Stop Kissing All Those Frogs

An article in Economic Times is a joint byline from Manish Sabharwal, Chairman, TeamLease and Asheesh Sharma, Joint Secretary, Ministry of Skill Development; talks about finding the right kind of skilled labour.
Most Indian employers don’t know the work of Nobel laureate Peter Diamond’s work on search costs in labour markets. But they live it every day. One of their biggest problems is hiring people at the bottom of the pyramid: hiring people with 0-2 years of experience.

Finding such a workforce has become the corporate equivalent of kissing 100 frogs to find one princess. This wasted effort arises from the problems of matching (say, a youngster with skills in Kanpur connecting with an employer hiring in Bengaluru), mismatch (say, someone skilled on paper but with different skills than what the employer needs) and low signalling value (resume’ of skilled kids not strong enough to get shortlisted for interviews by employers).

Solutions may lie in the work of last year’s Nobel Prize winners Lloyd Shapley and Alvin Roth. They suggest that equity markets that clear on price are different from matching markets like college applications and recruitment that clear on information.

India’s new apprenticeship regime breaks with a painful past created by the rigid Apprentices Act in 1961. We only have four lakh formal apprentices. If we had the same proportion of our labour force in apprenticeships as Germany, we would have 15 million apprenticeships. And we have only 30,000 employers appoint apprentices. This number is 1,75,000 for Britain.

India’s new apprenticeship regime involves many changes: amendments to the Act to make it flexible, making apprenticeship stipends eligible for corporate social responsibility (CSR) spending, introduction of on-the-job training in industrial training institute curricula, and shifting ownership from the labour ministry to the skills ministry.

The new
(NAPS) will provide financial support to employers for engaging apprentices with abudget of .`10,000 crore. This aims for a 10-fold increase in apprentices by 2020. In process are a national portal and smartphone app for matching apprentices and employers, setting up apprenticeship corporations by state governments, and linking apprenticeships to online education.

China’s labour force is declining while India’s increases by 10 lakh workers every month. China’s farmto-non-farm transition happened to factories for exports. India’s fastest growing job roles are sales, customer service and logistics. Also, India doesn’t have the equivalent of a Chinese New Year weekend on Diwali, Eid or Christmas when 250 million people buy a train ticket to head home because we have not taken people to jobs on that scale.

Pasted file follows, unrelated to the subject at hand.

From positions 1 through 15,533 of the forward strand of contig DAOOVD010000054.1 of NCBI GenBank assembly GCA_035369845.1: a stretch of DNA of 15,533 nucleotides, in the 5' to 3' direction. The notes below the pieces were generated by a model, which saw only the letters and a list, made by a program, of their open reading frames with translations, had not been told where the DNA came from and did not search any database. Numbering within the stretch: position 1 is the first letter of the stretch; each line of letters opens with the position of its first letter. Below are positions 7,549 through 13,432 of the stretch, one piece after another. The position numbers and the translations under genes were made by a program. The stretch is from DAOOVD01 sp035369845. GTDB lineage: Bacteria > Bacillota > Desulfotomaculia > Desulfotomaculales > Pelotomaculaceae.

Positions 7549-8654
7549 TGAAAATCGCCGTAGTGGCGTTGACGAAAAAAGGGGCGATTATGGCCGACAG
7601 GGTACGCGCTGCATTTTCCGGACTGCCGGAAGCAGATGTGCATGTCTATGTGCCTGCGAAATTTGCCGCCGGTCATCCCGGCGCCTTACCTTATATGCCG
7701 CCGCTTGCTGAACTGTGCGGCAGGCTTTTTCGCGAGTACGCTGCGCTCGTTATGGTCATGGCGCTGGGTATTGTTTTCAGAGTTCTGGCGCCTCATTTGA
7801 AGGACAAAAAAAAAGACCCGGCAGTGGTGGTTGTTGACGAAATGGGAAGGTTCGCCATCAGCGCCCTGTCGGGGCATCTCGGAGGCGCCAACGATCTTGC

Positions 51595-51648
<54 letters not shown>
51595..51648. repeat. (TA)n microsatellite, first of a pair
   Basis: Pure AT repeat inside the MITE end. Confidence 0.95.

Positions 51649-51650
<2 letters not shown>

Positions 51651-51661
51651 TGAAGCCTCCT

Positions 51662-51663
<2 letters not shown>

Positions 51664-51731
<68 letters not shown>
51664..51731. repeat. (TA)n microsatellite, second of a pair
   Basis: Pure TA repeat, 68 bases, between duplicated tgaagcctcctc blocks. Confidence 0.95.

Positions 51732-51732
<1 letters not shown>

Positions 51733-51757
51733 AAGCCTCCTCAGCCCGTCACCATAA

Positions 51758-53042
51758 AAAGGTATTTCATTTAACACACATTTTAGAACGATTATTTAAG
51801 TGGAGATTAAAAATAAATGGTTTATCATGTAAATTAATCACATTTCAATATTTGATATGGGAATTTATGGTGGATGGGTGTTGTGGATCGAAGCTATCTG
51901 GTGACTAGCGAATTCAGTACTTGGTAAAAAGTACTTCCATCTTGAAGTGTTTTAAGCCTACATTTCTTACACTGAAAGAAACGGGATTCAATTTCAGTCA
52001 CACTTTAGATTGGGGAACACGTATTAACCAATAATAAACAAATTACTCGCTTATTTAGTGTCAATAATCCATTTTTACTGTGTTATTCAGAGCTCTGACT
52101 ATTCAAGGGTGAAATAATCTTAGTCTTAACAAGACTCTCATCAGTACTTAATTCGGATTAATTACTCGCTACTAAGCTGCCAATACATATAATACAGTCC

In supply, the ‘degree premium’ in India is being replaced by the ‘skill premium’. This year, the bottom 20 per cent of engineers will get less salary than the top 20 per cent ITI graduates. Unemployable graduates is not a uniquely Indian problem. The world produced more graduates in the last 35 years than the 700 years before it. Consequently, 60 per cent of taxi drivers in South Korea, 30 per cent of retail sales clerks in the US and 15 per cent of high-end security guards in India have college degrees.

Just don’t let the princess turn into a frog

The case for employers engaging apprentices is strong: taking employees for a test drive, ensuring training is functional and firm-relevant, judging soft skills, lowering attrition, creating a pipeline for talent, lowering per-hire cost by lowering rejection rates, etc.

Soft skills are increasingly valuable, yet are hard to teach and are almost always learnt on the job. Apprenticeships offer a solution to the market failure in skill financing. Employers cannot pay for the manufacture of their own employees because of three holes in the bucket: (a) you pay for training but the employee does not get the job, (b) you pay for training and he gets a job but is not productive, and (c) you pay for training and he gets the job, is productive but leaves.

The three risks of hiring, productivity and attrition have created a financing failure in which employers are willing to pay a premium for trained candidates but not pay for training. Which means employers have not been able engage with the National Skill Development Mission with the numbers that policymakers expected.

This can change because apprenticeships offer a solution for the broken model for bottom-of-pyramid hiring. But this will only happen if skill development is seen by employers as core to their growth and productivity rather than CSR or philanthropy.

At a recent job fair where employers were only hiring experienced people, a frustrated fresher said, “You tell me that you will not give me a job without experience. How do I get experience without a job?” This chicken-and-egg problem plays itself out on a daily basis for lakhs. The only way out of this is to become ‘vegetarian’: do something completely different. One hopes that employers are paying attention. Because we know they are tired of kissing frogs to find their princess.

(Sharma is joint secretary, ministry of skill development, and Sabharwal is member, National Skill Development Mission)

This article was published in Economic Times:


Manish Sabharwal

Exec. Vice Chairman & Co-Founder
TeamLease Services Ltd

Asheesh Sharma

Joint Secretary, Ministry of Skill Development

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